So, do not let your hearts be troubled or afraid. Reclaim and accept the gift of peace that is of God’s own making, always finding the time to rejoice and give thanks that our heavenly Father so very much loved the world (even in its sinfulness) that he sent his Son to live among us, walk with us and guide us along the right path.

Apr 23, 2016

Fifth Sunday of Easter


Jn 13:31-33a, 34-35

Stain begone! Keeping your whites white!

This portion of the Gospel we have listened to begins with the departure of Judas from the Upper Room and his descent into the darkness of the street. His mind made up to betray the Lord. Christ remarks “now is the Son of Man glorified”. Is not Christ glorified while he performed the miracles, in his cross, or by his resurrection? Why “now”, with the simple departure of Judas from the Upper Room?

Keep in mind the second reading, from the Book of Revelation (John 21: 1-5) when we hear that John “saw a new heaven and a new earth.” Now that the traitor Judas had left the sacred company of the other apostles and had departed that sacred space where the Church would gather to celebrate the sacrament of Christ’s priesthood, now it is finally possible to “taste” the glory that awaits the whole world on the great day of Judgment. On that day when all enemies of God will be cast away, the glory of the Lord will shine without distraction.

Even liturgically we spell this out. When we gather together in this sacred place where heaven and earth are renewed, do we not first confess our sins – sending “Judas” out into the darkness, so we can celebrate this sacrament of love in all its glory and without distraction?

Notice what we do before baptism.  We first reject sin, then embrace our faith, and then one is baptized. Keeping our baptismal garment clean is a lifetime event!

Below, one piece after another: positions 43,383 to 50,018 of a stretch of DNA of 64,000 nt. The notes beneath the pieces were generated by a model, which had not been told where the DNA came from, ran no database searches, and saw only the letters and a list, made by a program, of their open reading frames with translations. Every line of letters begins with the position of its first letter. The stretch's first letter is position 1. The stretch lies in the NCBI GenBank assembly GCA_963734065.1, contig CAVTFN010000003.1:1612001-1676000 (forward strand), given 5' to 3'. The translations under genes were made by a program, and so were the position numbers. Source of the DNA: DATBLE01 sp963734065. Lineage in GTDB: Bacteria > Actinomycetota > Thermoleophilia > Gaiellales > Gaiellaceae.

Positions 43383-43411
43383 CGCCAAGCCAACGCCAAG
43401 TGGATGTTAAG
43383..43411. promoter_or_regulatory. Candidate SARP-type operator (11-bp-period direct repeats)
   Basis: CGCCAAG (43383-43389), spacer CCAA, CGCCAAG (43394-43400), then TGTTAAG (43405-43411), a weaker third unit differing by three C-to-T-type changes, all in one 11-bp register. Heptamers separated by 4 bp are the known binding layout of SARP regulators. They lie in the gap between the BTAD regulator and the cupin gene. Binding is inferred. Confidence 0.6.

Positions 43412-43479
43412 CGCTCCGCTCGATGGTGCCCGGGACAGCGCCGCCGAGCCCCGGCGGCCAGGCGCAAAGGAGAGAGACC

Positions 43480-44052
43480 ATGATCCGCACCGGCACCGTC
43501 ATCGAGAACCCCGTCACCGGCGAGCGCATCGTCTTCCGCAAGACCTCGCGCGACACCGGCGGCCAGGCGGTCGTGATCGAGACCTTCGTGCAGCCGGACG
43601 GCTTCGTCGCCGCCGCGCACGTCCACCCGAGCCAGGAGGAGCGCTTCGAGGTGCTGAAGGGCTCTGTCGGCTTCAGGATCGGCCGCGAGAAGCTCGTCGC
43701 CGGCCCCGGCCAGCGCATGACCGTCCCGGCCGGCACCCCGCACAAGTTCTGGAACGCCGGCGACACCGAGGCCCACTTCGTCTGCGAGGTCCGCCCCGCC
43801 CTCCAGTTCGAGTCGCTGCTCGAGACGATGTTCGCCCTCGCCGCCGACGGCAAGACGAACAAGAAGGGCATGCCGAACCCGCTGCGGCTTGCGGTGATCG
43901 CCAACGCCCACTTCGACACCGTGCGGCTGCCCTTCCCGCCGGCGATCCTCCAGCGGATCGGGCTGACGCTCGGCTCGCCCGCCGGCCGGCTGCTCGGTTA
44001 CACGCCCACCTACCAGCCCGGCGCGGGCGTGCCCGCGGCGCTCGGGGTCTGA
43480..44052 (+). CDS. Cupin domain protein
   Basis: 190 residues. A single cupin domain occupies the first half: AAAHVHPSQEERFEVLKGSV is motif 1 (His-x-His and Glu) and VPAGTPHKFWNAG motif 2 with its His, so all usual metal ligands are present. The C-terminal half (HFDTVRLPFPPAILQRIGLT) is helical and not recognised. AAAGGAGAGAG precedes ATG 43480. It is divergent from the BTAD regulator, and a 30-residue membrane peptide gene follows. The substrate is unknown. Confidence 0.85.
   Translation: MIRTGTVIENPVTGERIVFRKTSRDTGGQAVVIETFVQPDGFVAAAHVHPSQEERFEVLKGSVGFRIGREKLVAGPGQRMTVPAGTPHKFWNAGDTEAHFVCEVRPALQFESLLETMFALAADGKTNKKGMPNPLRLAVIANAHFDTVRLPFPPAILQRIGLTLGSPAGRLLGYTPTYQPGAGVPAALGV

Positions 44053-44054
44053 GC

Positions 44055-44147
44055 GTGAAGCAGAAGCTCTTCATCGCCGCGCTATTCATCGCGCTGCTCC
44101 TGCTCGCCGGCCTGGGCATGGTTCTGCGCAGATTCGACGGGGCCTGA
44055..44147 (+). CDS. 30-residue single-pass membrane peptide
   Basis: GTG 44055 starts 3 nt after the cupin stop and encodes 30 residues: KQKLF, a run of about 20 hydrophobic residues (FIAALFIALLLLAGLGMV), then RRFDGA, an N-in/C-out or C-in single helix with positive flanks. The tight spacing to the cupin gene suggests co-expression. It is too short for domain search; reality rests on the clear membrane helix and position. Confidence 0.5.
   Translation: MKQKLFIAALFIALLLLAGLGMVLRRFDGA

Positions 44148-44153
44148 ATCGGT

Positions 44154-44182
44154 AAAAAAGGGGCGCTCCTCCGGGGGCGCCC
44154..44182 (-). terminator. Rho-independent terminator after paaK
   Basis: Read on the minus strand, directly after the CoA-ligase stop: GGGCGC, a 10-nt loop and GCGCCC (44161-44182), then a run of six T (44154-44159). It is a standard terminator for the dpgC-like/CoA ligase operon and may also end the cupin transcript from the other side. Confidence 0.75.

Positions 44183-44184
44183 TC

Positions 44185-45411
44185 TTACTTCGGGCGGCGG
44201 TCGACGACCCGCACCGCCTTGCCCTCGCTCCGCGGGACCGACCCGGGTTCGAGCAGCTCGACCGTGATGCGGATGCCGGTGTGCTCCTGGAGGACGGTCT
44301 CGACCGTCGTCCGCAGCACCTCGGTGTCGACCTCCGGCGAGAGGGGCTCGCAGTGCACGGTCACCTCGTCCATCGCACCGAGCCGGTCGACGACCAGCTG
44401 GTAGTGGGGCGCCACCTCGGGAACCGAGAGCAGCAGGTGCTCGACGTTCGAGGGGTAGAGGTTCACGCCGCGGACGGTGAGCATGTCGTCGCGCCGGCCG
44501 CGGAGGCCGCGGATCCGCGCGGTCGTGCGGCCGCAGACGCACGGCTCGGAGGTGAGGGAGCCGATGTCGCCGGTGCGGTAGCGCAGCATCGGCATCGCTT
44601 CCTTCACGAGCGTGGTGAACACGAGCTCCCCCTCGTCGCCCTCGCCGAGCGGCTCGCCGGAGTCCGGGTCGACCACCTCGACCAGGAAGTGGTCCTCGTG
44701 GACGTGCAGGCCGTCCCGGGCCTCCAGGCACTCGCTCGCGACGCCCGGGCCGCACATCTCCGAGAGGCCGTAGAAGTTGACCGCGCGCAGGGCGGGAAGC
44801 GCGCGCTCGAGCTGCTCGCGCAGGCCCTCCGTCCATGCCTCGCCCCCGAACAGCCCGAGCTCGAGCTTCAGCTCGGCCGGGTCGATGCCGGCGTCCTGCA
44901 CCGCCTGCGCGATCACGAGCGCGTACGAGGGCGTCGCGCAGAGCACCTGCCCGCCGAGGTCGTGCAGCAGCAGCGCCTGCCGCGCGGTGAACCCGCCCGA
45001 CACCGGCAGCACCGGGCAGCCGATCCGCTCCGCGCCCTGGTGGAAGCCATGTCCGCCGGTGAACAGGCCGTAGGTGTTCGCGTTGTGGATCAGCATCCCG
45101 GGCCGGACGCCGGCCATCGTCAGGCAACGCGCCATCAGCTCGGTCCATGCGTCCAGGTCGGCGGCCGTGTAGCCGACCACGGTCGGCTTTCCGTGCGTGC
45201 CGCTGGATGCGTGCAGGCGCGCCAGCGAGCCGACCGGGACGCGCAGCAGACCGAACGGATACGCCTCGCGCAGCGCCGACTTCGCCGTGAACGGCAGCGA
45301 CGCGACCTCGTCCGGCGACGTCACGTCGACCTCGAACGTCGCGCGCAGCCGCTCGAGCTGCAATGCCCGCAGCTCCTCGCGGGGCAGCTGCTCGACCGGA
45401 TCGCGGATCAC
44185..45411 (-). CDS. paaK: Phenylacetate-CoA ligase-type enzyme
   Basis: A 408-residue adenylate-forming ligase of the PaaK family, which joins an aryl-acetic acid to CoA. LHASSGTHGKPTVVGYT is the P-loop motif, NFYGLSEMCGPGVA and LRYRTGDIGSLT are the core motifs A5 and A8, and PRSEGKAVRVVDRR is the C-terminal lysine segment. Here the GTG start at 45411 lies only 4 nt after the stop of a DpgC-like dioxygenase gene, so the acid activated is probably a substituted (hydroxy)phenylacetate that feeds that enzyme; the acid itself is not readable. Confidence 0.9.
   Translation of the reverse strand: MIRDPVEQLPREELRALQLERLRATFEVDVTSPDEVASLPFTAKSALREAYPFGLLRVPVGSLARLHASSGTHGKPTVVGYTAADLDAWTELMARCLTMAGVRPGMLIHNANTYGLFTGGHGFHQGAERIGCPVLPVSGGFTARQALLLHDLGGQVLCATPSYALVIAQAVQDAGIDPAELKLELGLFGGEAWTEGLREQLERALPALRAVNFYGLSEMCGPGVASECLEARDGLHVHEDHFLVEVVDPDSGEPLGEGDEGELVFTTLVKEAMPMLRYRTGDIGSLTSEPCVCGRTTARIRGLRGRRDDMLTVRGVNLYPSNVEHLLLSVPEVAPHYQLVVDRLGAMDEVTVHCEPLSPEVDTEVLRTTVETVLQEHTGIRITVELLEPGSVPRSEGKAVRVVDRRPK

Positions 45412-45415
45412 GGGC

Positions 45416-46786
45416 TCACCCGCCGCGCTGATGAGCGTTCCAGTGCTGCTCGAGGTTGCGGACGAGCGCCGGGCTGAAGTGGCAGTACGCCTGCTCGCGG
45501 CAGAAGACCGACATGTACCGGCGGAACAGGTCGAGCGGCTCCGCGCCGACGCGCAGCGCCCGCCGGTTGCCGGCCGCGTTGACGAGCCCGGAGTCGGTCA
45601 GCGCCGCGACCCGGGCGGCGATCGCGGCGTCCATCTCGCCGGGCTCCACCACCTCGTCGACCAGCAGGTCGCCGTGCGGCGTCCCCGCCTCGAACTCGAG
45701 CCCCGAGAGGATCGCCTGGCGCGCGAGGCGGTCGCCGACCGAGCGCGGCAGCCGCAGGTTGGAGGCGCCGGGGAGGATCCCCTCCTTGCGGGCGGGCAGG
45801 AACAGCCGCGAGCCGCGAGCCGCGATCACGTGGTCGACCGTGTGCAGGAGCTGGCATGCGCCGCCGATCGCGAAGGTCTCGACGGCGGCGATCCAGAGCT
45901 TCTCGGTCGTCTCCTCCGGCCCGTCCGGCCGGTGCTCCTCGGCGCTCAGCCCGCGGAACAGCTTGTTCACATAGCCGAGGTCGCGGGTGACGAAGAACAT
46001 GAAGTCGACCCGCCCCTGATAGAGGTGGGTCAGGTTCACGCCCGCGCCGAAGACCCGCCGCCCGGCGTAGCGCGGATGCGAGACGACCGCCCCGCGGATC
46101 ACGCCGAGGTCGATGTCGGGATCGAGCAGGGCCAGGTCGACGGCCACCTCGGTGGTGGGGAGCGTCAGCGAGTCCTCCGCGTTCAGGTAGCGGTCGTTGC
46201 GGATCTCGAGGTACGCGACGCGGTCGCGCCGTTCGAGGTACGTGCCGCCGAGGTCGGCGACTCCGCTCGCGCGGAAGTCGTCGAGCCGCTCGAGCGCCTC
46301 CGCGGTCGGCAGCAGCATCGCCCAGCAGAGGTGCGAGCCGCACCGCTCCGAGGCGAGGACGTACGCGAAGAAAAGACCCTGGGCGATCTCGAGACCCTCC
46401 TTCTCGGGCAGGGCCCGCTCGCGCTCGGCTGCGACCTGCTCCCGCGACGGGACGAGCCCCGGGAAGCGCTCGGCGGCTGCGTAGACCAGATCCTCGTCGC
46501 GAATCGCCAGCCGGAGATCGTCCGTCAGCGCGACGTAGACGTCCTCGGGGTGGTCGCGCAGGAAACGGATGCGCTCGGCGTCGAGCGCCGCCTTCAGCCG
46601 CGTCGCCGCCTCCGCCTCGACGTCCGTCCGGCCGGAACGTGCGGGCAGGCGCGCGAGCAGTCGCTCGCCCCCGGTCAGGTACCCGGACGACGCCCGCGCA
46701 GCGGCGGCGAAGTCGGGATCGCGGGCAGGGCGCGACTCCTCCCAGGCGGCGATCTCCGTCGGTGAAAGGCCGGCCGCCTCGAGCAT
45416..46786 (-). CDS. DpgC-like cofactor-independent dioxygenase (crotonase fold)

How do we do this? Christ gives us a “new commandment” to love one another. Is that new? Is that not an old commandment?  It is a new commandment because Christ tells us to “love one another as I have loved you”. It is new because Christ tells us to imitate his love, which is not a natural love. It is supernatural. It is sacrificial. It is a love that endures through good times and bad. It is a love that gives life, sometimes painfully – but always beautifully. That’s the Cross and resurrection.

Let us ask our blessed Mother Mary, to encourage us to love as Christ did. But not only this. To bear the name of Christian is to be mistaken for Christ, by the way we choose to live, by the decisions we make.  May the cleansing power of the Sacrament of Confession and the strength of the Sacrament of the Body and Blood of Christ keep the flame of our Christian charity burning brightly through the grace of compassion we have for the world and the salvations of souls.

(Note - Here it will be helpful to study and reflect on the virtue of charity, modeled perfectly in Christ. Para 1822 - 1829 of the Catechism of the Catholic Church is particulary helpful.)

Apr 16, 2016

Good Shepherd Sunday


John 10: 27-30

The image of Christ the Good Shepherd is truly endearing. In a certain sense it provides a level of comfort, protection and belonging. These are noble sentiments and this enduring picture of Christ can evoke on the surface much of these associations.

Yet, on a deeper level, when we listen to, reflect and meditate on Our Lord’s words in this portion of Scripture, there is a deeper level of understanding His identification of Himself, not as any shepherd, but as “the” Good Shepherd. When you hire someone to do the job of looking after a flock they are paid to do good. Yet with Jesus, “His goodness is His own nature and not some added extra gift.” (St. Gregory the Great).

Whereas an ordinary overseer of a flock would get to know the sheep by careful observation, the Good Shepherd knows His flock – Our Lord knows us inside out, He knows what we are made of, what our fears are, our hopes and deepest desires, our dreams. It is this intimate unity, the oneness with Jesus, which helps us understand the term “communion”.